In the usual fashion, central vacuum pipe 64 (FIG. 2) has glue applied to one end. The glued end of pipe 64 is then routed through the interior of the wall and is inserted into the fitting 28. The inlet valve is now connected. The angular orientation, however, of plate 10 may need adjustment. Specifically, plate 10 can be rotated to turn inlet tube 16 and brace 22. Adaptor tube 26 must remain stationary since pipe 64 holds the angular orientation of fitting 28 and tube 26. Plate 10 and brace 22 can still rotate since tube 26 can rotate within brace 22 and around tube 16. Accordingly, the angular orientation of mounting plate 10 can be set so the plate has the most visually acceptable orientation to the floor and wall elements of the room.
The inlet valve is then used by the owner in the usual way by first lifting door 12. Depending upon the configuration, the partial or extreme opening of door 12 creates a short circuit that starts the central vacuum. Alternatively, the door 12 is lifted without effect but the insertion of a hose coupling (not shown) into inlet tube 16 can short tube contacts 42 (FIG. 11) for embodiments having a metal hose coupling. In other embodiments, the hose coupling can have two semi-cylindrical halves that separately connect to the two spaced tube contacts 42 so that a switch at the remote end of the vacuum hose can short the contacts 42 and operate the central vacuum. In still other embodiments, a microswitch can be installed in the manner previously described so that opening of the door or insertion of a vacuum hose can operate the line voltage contacts of the microswitch.
Once the vacuum system is started the hose end can be used in the usual fashion (with optional rug beaters or other accessories powered through an optional power receptacle mounted in hole 15A). The vacuum draws dirt and other debris in the usual fashion through the hose and then through inlet tube 16, adaptor tube 26, elbow fitting 28, and pipe 64. The material thus vacuumed is carried to a central holding bag in the usual fashion.
It is to be appreciated that various modifications may be implemented with respect to the above described, preferred embodiments. For example, the number of arms on the annular brace can be greater or less in number, depending upon the desired strength, complexity, reliability, etc. Also, the brace preferably has a circular center opening but its outer periphery can be polygonal, oval, etc. Additionally, the connection between the adaptor tube and the annular brace can be accomplished by a tongue and groove, snap rings, threads, force fittings or other appropriate joints. Also, the arms on the annular brace can be attached by screws, rivets, pins, or other fastening means. Moreover, the shape and taper of the adaptor tube can be modified depending upon the desired strength, the need to reduce voids, and the desired sealing integrity. Furthermore, various shapes of electrical contacts can be employed and in some embodiments, the hinge spring will not be used as a connecting element. Also, the cantilevered springs can be supported by bosses or can be held in place by snap rivets, screws, or other fastening devices. Similarly, the cantilevering of the contacts can be accomplished by either a relief in the back side of the front mounting plate or by a jog or step in the contact. Also the tube contacts can be installed through holes in the front mounting plate or directly in holes in the side walls of the inlet tube. Furthermore the size and dimensions of the various components can be altered depending upon the desired strength, rigidity, and the size of the hose coupling to be accommodated by the inlet valve.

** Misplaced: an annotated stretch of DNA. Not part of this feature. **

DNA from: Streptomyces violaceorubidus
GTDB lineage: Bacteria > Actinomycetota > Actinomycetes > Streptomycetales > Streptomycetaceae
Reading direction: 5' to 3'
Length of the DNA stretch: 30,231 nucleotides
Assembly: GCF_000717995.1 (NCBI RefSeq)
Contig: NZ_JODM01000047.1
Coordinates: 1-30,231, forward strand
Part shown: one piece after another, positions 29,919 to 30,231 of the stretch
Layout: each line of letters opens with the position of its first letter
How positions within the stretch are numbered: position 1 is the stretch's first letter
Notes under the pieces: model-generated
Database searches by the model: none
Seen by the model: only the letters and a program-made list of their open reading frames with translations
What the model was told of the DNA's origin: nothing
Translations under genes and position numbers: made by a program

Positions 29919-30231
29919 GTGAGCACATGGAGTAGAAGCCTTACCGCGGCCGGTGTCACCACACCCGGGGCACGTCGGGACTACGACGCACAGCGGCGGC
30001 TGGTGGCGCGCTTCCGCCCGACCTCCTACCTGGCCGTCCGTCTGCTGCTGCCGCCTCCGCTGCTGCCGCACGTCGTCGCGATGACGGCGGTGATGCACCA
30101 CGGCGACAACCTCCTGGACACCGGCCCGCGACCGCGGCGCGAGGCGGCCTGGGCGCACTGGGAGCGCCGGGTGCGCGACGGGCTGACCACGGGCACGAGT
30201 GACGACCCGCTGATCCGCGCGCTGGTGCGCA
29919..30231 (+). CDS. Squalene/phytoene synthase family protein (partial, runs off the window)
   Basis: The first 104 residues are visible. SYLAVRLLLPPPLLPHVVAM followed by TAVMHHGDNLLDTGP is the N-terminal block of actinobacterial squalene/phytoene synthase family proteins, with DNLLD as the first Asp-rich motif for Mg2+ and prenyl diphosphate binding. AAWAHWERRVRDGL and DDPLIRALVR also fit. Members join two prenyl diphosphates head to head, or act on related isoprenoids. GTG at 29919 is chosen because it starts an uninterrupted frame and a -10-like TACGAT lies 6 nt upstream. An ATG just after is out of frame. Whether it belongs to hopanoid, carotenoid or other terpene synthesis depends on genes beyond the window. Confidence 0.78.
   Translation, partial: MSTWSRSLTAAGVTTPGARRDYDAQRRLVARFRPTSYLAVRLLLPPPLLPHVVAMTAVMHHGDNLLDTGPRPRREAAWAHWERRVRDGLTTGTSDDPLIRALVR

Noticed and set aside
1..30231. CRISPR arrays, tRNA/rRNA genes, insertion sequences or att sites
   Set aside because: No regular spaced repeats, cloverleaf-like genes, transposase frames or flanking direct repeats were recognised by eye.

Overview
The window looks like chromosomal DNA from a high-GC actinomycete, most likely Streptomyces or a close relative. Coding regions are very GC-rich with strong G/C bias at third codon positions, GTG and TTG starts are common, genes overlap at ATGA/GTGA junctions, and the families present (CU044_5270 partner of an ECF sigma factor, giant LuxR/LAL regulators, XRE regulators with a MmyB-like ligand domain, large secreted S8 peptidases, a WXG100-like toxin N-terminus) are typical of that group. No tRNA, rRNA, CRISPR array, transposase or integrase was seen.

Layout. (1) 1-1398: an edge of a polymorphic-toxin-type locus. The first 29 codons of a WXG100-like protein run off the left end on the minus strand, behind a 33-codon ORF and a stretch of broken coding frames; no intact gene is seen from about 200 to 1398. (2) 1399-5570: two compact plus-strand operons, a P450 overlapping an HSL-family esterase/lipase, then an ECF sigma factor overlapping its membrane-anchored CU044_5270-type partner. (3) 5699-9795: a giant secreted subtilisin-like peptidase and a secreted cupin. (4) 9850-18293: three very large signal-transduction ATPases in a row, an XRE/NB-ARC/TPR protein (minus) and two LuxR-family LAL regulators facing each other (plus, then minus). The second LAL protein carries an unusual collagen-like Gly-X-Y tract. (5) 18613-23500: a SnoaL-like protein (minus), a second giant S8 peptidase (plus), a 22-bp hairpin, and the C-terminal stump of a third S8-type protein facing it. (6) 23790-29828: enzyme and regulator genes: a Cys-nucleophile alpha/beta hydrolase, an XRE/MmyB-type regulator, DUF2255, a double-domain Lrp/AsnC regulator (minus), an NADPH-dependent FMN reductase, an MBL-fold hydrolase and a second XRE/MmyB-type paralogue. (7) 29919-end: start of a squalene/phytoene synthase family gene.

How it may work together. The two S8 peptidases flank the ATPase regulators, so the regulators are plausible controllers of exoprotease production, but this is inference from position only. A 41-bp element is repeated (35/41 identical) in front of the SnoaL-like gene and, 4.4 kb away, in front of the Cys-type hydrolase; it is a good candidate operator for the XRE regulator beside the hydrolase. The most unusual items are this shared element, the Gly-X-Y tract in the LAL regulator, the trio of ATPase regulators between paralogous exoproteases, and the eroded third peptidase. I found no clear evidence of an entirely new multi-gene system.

Obviously, many modifications and variations of the present invention are possible in light of the above teachings. It is therefore to be understood that within scope of the appended claims, the invention may be practiced otherwise than as specifically described.
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|U.S. Classification||137/360, 137/15.17|
|International Classification||A47L5/38, A47L9/24|
|Cooperative Classification||Y10T137/698, A47L9/242, A47L5/38, Y10T137/0486|
|European Classification||A47L5/38, A47L9/24B|
|Jul 1, 1997||REMI||Maintenance fee reminder mailed|
|Nov 23, 1997||LAPS||Lapse for failure to pay maintenance fees|
|Feb 3, 1998||FP||Expired due to failure to pay maintenance fee|
Effective date: 19971126